Smidge204: Vaneshi: Then go speak to the people who make the batteries not me. They say 8 - 10 years before degradation begins

Have a citation for this?


the first Prius came out 12 years ago. there is not a clamor for replacement batteries. i think that is pretty telling, don't you think?
 
2012-04-06 08:41:15 AM

Enemabag Jones: A 2001 prius cost $20,000 new and Toyota lost money on it the first few model years.

A 2011 Chevy volt starts at $40,000.

I was going to give Chevy a break but once again they only are in it for profit, and think in terms of the next quarter and not the next five or ten years.

After the performance of my twelve year old GM with regard to the electronics car I really question buying a new electric GM car that starts at about $40k.

/fark GM in the eye socket.


In 2001, you could buy a loaded Hyundai Accent for about $10,000. I know this because in the first part of 2002, I found myself in need of a reliable and fuel efficient car because I got a new job 50 miles from home. I was interested in the hybrids, but it turns out that a couple of factors were working against them:

1. The get better city mileage but the highway mileage wasn't high enough to make up the 10k cost difference.

2. Even using the more optimistic city mileage for the hybrids the break even point was at the end of the expected lifetime of the car.
 
2012-04-06 09:05:55 AM
India and China, with their combined population of about 2.5 billion, are rapidly developing and their populations are buying whatever cars they can afford. There are an additional couple billion people in smaller, but still rapidly developing, countries with the same goal. All raising demand for a limited resource, and not just for gas but for all petroleum products.

In 27 years gas won't be an inflation adjusted $3.85.

Given we're coming out of a temporary dip in gas prices due to the global economic clusterfark I'll be surprised if anything resembling current gas prices exist in even 5 years.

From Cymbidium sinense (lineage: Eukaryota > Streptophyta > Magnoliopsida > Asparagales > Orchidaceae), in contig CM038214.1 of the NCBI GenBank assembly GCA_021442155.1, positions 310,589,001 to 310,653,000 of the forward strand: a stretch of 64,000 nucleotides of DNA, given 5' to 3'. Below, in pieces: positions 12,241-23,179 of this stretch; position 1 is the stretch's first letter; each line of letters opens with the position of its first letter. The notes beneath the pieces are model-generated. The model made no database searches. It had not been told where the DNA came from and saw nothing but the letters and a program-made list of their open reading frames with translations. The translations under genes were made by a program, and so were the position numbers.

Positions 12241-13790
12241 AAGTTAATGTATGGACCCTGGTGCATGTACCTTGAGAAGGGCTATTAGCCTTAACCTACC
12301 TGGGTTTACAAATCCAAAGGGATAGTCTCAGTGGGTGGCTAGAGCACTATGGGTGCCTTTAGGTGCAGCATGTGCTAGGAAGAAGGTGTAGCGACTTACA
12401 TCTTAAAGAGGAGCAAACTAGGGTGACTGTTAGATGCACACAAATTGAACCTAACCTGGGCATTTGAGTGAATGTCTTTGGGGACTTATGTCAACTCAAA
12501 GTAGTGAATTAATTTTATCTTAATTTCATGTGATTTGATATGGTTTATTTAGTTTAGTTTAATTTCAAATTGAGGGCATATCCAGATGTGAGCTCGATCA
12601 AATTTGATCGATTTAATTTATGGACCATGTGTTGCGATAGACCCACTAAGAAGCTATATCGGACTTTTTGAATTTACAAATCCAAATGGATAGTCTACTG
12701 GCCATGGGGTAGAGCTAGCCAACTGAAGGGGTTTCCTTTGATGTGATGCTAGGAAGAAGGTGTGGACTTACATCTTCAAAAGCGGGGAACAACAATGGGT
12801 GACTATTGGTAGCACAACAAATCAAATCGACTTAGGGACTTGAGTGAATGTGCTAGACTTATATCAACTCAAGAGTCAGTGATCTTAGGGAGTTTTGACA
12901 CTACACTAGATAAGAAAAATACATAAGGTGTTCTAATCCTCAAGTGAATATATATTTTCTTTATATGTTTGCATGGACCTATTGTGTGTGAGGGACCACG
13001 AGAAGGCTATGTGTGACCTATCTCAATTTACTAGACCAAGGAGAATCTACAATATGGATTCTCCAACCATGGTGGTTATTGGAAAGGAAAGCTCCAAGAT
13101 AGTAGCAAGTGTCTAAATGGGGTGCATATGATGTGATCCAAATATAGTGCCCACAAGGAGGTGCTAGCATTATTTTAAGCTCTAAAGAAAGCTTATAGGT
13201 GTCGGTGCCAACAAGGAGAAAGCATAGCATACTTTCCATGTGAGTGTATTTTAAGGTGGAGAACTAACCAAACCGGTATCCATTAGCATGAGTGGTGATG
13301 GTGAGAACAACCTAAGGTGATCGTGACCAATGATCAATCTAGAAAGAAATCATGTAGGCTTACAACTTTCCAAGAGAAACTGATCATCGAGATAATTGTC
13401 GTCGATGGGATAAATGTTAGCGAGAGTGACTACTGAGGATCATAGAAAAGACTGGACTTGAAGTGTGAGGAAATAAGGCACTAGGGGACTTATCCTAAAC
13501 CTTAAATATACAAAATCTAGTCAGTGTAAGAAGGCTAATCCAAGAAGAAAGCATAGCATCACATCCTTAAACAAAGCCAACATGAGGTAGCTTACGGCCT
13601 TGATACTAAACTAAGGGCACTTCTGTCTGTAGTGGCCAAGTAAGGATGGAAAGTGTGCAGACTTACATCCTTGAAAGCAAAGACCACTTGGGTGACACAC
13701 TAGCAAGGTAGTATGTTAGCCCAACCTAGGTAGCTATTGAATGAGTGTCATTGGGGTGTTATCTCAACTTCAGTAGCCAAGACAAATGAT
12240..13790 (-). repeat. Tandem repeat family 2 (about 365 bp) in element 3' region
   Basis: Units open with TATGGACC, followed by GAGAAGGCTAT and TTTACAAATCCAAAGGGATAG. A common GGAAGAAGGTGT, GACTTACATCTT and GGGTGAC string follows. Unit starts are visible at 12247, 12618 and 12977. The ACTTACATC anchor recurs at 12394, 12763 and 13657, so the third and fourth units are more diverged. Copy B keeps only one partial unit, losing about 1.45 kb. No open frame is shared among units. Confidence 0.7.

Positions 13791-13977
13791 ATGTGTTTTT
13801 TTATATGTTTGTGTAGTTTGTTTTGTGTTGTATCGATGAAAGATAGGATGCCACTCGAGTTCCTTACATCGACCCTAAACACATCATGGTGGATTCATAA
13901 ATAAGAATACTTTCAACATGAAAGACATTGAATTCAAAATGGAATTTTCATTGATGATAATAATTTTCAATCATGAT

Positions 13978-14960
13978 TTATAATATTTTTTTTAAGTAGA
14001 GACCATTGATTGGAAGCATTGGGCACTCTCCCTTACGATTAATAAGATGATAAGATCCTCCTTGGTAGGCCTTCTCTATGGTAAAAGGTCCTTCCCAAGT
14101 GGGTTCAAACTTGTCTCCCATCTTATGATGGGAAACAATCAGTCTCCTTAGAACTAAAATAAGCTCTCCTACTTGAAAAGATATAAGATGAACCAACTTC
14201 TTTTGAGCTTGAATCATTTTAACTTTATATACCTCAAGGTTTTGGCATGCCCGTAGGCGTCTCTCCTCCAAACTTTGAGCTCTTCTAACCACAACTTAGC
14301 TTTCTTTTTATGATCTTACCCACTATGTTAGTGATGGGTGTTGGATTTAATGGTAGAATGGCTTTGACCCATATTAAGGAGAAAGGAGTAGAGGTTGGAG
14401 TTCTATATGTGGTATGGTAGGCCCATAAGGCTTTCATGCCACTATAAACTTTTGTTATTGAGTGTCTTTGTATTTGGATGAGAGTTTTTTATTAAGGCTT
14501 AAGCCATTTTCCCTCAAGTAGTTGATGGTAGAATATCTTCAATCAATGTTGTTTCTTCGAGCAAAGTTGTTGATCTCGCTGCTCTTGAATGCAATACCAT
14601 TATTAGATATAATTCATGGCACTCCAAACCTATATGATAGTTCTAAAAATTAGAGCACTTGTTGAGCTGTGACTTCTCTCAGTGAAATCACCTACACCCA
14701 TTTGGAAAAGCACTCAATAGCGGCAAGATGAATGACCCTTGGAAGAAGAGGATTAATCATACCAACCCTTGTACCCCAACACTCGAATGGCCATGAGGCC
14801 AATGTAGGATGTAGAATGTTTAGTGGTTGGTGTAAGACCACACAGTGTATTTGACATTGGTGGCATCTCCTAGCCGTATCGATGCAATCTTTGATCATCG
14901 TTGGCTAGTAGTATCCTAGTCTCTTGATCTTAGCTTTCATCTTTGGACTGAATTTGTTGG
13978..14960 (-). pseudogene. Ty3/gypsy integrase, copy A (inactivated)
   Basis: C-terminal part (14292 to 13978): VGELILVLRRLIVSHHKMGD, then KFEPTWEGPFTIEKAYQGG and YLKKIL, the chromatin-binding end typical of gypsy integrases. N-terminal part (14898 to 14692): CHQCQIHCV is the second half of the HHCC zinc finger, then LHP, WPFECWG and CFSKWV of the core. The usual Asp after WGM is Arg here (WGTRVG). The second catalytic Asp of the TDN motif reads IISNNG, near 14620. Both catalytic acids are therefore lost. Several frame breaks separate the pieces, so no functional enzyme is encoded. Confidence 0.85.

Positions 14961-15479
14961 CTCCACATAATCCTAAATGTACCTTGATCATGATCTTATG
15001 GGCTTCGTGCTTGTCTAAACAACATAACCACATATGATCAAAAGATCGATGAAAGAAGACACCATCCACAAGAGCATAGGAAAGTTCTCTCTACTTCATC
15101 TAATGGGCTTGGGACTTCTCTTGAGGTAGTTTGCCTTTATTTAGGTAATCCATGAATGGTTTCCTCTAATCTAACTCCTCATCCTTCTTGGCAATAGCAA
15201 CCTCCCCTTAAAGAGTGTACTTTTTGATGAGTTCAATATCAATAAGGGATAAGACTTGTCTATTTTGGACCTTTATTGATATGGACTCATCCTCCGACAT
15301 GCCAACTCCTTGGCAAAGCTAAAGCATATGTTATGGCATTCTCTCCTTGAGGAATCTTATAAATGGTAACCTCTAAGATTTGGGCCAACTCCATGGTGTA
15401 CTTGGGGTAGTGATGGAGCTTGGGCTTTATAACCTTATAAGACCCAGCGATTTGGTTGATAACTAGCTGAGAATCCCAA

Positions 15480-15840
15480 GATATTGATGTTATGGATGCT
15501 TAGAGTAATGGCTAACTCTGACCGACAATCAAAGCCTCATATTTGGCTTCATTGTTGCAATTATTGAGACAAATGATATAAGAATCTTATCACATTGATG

2012-04-06 10:15:49 AM

OgreMagi: My Harley gets better mileage than the best car on that list, and I got to keep my penis.


And it is such a cute little penis too. Whose a cute little penis? You are, Yes you are. Don't let that inch and a half get you down little guy I'm sure you can make up for it with your motion.
 
2012-04-06 10:21:13 AM

Vaneshi: Worst case scenario is a dead pack is worth exactly $0. So {price of pack} - {resell of dead pack} = cost of replacement. As we are working on a worst case scenario and already ascertained that one value is zero, we only need to put in the cost, right now, for a specific cars battery pack which for a 2004 - current Prius is around $2588 + labour we can then get our figure. So every 8 - 10 years you'll be spending $2500+ to swap the packs as a worst case.


Except that the price of the battery packs is also dropping. When we bought our 2003 Civic Hybrid, new battery packs were $8000. When we had to change out the battery pack, the price was $2000. Now, obviously, there will be a floor to that price, but to assume that the new battery pack 8-10 years from now will also be $2000 ignores the way the market works.

When we bought our hybrid, we figured that it wouldn't pay off unless gas climbed to the astronomical price of $3.00/gal.
 
2012-04-06 10:59:11 AM
3 nitpicks with the leaf comparison -- all situational though.

1) 95% of my driving is city. The versa gets 28 city, not 34.
2) An 18k versa is missing TONS of options that come standard on the leaf. Adding those options brings the price to over $21k (almost 22). NOTE: If the options are things you would not be interested in, the $18k comparison is probably more valid - but in my case, I'd have bought the nav, backup camera, auto lights, etc. anyway.
3) most drivers, myself included, hit around 12k per year miles, so that speeds up the differences.